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Datasets  >  preclinical study dataset  >  Induction of immune respons...

Induction of immune responses after targeting antigens to DC via Fc receptors

preclinical study dataset

We have obtained data from an analysis of the uptake, conservation and cross-presentation of the model antigen OVA after Fc receptor-mediated uptake by DC and from an analysis of the immunological consequences of the antigen depot.

We found that MHC class I presentation is relatively short-lived in contrast to MHC class II. However, CD8 cross-priming capacity of OVA-loaded DC was functionally retained for many days, while peptide-pulsed DC had lost their priming capacity after 24 hours. Strikingly, OVA protein antigen was conserved intracellularly in DC for many days. Antigen-derived peptide presentation was efficiently restored after peptide elution from MHC class I at the cell surface, providing a strong association between intracellular antigen depot and the prolonged cross-priming potency of DC. Characterization of the storage compartments shows that these resemble lysosome-like structures, distinct from MHC class II loading compartments. We speculate that DC have adapted an endogenous compartment facilitating prolonged MHC class I presentation from exogenous antigen for effective CD8 T cell cross-priming.

We have further analyzed the immunological consequences of the antigen depot. T cells that were induced by dendritic cells several days after a short antigen pulse had full proliferative capacity and could kill tumors in vivo. Furthermore, we studies the mechanism of cross-presentation of antigen from the antigen depot. By using inhibitors for the proteasome, we observed that the proteasome is crucial in the presentation of the antigen in MHC class I.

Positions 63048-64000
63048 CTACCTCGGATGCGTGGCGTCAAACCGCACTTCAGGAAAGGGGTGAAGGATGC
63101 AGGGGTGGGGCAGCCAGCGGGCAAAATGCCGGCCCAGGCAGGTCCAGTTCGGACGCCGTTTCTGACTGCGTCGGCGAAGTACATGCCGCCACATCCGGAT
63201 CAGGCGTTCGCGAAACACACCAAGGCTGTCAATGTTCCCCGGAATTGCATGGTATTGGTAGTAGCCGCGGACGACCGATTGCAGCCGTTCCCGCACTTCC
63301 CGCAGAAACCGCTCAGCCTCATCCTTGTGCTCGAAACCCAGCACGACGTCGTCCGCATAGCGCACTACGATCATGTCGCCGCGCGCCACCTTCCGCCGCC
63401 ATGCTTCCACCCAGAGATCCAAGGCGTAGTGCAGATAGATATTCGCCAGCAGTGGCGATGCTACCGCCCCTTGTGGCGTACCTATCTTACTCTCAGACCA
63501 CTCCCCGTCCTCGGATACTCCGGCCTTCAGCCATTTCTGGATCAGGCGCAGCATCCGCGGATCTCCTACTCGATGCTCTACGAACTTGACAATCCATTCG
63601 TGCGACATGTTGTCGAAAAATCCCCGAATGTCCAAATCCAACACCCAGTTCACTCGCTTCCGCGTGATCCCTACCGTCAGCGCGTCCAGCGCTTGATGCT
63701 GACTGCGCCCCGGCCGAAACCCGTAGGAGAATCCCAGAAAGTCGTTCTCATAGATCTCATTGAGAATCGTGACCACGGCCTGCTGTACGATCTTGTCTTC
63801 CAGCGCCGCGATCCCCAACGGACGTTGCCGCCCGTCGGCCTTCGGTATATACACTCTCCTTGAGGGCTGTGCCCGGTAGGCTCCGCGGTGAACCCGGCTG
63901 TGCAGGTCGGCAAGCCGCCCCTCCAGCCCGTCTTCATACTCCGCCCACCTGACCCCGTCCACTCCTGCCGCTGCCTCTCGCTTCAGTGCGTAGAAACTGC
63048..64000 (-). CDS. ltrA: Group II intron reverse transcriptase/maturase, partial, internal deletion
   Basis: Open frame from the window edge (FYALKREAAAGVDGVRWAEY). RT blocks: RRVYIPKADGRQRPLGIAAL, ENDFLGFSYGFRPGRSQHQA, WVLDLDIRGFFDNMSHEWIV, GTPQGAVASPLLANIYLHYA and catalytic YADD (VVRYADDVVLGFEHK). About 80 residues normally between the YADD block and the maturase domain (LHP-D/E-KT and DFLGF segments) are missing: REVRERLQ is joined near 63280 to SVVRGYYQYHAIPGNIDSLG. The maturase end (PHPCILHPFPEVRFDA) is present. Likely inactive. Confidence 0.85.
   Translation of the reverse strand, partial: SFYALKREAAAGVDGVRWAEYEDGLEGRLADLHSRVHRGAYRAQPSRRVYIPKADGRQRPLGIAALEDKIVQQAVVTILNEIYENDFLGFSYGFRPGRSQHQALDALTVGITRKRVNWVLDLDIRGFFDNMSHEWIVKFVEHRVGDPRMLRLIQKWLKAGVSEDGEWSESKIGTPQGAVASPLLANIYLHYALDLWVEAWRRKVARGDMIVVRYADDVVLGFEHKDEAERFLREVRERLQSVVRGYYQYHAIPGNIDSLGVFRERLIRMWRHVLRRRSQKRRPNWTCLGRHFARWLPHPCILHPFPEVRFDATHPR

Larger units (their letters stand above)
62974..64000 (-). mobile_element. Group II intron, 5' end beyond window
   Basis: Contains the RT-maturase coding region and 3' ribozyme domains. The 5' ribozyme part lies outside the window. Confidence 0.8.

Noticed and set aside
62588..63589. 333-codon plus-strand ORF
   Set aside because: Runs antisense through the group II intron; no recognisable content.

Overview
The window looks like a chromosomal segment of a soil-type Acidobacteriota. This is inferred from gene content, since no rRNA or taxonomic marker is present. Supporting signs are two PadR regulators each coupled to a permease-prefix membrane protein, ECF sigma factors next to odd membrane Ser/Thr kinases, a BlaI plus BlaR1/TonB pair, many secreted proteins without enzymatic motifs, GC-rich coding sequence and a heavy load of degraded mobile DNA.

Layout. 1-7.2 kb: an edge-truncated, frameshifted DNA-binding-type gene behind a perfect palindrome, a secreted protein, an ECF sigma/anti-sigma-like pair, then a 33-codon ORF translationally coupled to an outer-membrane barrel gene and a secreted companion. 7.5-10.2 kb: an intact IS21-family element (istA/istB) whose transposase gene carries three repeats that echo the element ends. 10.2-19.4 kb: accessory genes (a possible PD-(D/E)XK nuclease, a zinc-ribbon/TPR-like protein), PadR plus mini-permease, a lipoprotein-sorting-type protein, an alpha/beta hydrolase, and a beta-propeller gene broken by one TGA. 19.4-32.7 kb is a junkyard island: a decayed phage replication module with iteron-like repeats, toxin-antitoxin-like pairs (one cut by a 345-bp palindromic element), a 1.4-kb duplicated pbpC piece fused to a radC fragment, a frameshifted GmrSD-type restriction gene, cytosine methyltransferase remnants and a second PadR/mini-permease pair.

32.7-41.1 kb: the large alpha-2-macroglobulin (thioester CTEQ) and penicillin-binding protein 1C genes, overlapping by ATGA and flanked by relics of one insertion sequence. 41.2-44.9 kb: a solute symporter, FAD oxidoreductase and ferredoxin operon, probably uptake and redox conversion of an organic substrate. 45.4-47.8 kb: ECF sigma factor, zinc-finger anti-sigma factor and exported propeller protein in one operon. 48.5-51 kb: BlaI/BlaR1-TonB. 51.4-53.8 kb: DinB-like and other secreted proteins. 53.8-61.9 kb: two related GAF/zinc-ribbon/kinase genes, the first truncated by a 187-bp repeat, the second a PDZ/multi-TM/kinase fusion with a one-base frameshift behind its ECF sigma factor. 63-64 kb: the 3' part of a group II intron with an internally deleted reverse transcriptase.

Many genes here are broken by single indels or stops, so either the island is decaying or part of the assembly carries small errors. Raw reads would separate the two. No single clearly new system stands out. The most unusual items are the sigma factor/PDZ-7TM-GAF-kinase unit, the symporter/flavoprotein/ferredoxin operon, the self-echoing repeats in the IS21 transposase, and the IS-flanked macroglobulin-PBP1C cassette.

By using TAP deficient cells, we found that TAP is also necessary for this process. We further characterized the antigen depot by confocal microscopy and found that the antigen co-localized with the lysosomal marker LAMP1, but not with the endosomal marker EEA1, TAP, MHC class I or MHC class II. We conclude that the antigen depot is a storage compartment and not a loading compartment. We have started to examine depot formation by targeting antigen to other receptors. For example, we have found that presentation of TLR ligand- long peptide conjugates was also long-lived, while presentation of OVA, targeted via the mannose receptor, was not long-lived.

We will address the requirement of antigen depot formation in dendritic cells for effective tumor elimination, by pulse-loading experiments of short and long peptides, whole protein immune complexes and TLRL-conjugated peptides. Our goal is to better understand the molecular requirements for antigen depot formation in dendritic cells. To accomplish this, we will further characterize the antigen storage compartment by proteomics. In addition, we want to address the mechanism of processing and presentation in MHC class I and MHC class II from the antigen depot in more detail. Furthermore, we plan to address the question why antigen is not degraded as would be expected in compartments with lysosomal characteristics.

created over 15 years ago (2 March 2009)    last modified over 13 years ago (28 September 2011)   [ RDF Rdf ]   [ RelFinder Relfinder ]